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HCV in Addicted Patients: Overcoming the Barriers to Education, Treatment, and Outcomes

HCV in Addicted Patients: Overcoming the Barriers to Education, Treatment, and Outcomes

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HCV in Addicted Patients: Overcoming the Barriers to Education, Treatment, and Outcomes

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  1. HCV in Addicted Patients:Overcoming the Barriers to Education, Treatment, and Outcomes Diana L. Sylvestre, MD Executive Director, OASIS Presented by: Amy Smith, PA-C

  2. OASISOrganization to Achieve Solutions in Substance-Abuse

  3. Our situation • Poverty, high rates of drug use • Heroin, crack cocaine, methamphetamine • Low rates of health insurance • Limited access to medical care • Limited access to drug treatment • Limited access to healthcare

  4. Our Mission: Provide high quality medical care to drug users (or whoever shows up)

  5. A Small Community Clinic • One doctor • One physician assistant (Me) • 3 peer educators • No nurses, social workers, or case managers • A lot of willing volunteers

  6. A Small Community Clinic with an Evidence-based Approach • Addiction is a medical illness • Treatments are limited and relapse is characteristic • Perfection is an unrealistic expectation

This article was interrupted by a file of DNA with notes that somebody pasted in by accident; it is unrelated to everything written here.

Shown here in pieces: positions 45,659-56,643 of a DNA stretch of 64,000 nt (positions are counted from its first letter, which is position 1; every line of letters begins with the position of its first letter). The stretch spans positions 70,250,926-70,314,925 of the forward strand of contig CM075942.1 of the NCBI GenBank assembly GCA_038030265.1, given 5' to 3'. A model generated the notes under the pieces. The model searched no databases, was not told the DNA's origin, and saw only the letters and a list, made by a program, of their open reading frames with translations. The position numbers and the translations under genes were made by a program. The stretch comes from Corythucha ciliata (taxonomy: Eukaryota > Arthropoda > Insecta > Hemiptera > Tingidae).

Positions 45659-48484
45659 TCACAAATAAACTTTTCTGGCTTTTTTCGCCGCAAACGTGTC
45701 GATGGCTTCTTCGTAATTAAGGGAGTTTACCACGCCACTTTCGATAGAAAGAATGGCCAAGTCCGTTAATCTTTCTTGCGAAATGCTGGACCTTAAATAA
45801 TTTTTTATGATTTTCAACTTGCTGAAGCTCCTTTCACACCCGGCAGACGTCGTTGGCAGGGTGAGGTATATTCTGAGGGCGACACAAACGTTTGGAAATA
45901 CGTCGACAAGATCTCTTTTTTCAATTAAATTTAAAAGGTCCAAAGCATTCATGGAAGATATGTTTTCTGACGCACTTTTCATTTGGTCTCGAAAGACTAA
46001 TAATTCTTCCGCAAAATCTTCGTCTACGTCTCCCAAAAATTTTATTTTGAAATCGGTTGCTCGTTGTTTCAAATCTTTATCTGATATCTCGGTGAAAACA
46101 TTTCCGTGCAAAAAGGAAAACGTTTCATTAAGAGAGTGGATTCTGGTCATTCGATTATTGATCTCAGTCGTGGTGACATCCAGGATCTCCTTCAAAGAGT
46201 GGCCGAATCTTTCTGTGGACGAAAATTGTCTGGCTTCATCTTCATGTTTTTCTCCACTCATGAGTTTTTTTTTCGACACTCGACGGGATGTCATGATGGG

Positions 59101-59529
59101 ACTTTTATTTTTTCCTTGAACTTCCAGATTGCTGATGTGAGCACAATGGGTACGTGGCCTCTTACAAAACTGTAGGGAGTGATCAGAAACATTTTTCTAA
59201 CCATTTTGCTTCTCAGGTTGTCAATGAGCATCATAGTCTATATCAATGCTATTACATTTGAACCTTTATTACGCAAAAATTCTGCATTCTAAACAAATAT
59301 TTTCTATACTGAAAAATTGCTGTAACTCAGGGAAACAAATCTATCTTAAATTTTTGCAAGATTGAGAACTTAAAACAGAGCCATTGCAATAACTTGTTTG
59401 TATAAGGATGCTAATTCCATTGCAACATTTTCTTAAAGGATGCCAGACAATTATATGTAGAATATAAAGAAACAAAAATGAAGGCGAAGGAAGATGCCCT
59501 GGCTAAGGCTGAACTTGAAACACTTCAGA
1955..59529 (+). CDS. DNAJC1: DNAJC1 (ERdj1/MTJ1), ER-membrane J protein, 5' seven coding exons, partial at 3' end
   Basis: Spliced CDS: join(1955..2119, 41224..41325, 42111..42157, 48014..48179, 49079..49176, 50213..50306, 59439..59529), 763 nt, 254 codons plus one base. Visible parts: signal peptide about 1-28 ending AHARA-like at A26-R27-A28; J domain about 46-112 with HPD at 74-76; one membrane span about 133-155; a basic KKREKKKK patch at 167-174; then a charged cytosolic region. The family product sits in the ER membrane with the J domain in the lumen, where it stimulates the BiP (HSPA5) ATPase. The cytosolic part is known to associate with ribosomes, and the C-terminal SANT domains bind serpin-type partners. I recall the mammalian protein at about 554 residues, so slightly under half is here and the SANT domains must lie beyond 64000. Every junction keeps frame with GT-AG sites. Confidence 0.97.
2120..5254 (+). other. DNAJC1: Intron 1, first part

7. Treatment options for hypertension • Diuretics • HCTZ, spironolactone, furosemide, amiloride, triamterene, etc. • ACE Inhibitors • Benazepril, captopril, enalapril, fosinopril, lisinopril, quinapril, ramipril, etc. • Beta Blockers • Propranolol, atenolol, metoprolol, pindolol, labetolo, carvedilol, timolol, sotalol, nadolol, etc • ARBs • Irbesartan, losartan, candesartan, valsartan, olmesartan, telmisartan, etc. • Calcium Channel Blockers • Verapamil, diltiazem, nifedipine, nicardipine, amlodipine, felodipine, etc.

  8. Treatment options for diabetes • Insulins • Aspart, Glargine, Lispro, glulisine • Sulfonylureas • Chlorpropamide, tolbutamide, tolazamide • Glipizide, glyburide • Glimepriride • Biguanides • Metformin • Alpha-glucosidase inhibitors • Acarbose, miglitol • Glitazones • Pioglitazone, rosiglitazone • Megiltinides • Repaglinide

  9. Treatment options for depression • Tricyclics (TCAs) • Amitriptyline, imipramine, nortriptyline, etc. • Monoamine oxidase inhibitors (MAOIs) • Phenelzine, tranylcypromine, isocarboxazid, etc. • Selective serotonin reuptake inhibitors (SSRIs) • Fluoxetine, sertraline, paroxetine, fluvoxamine, citalopram, etc. • Serotonin antagonists • Trazodone, nefazodone • Other agents • Bupropion, venlafaxine, mirtazapine, reboxetine, etc.

  10. Treatment options for addiction • Alcohol • Disulfiram, acamprosate, naltrexone • Opiate • Methadone, buprenorphine, naltrexone • Stimulants • ?

  11. Addiction is not a single syndrome: Heroin Cocaine Methamphetamine Alcohol Cannabis Polysubstance use Regular use Intermittent use Binge use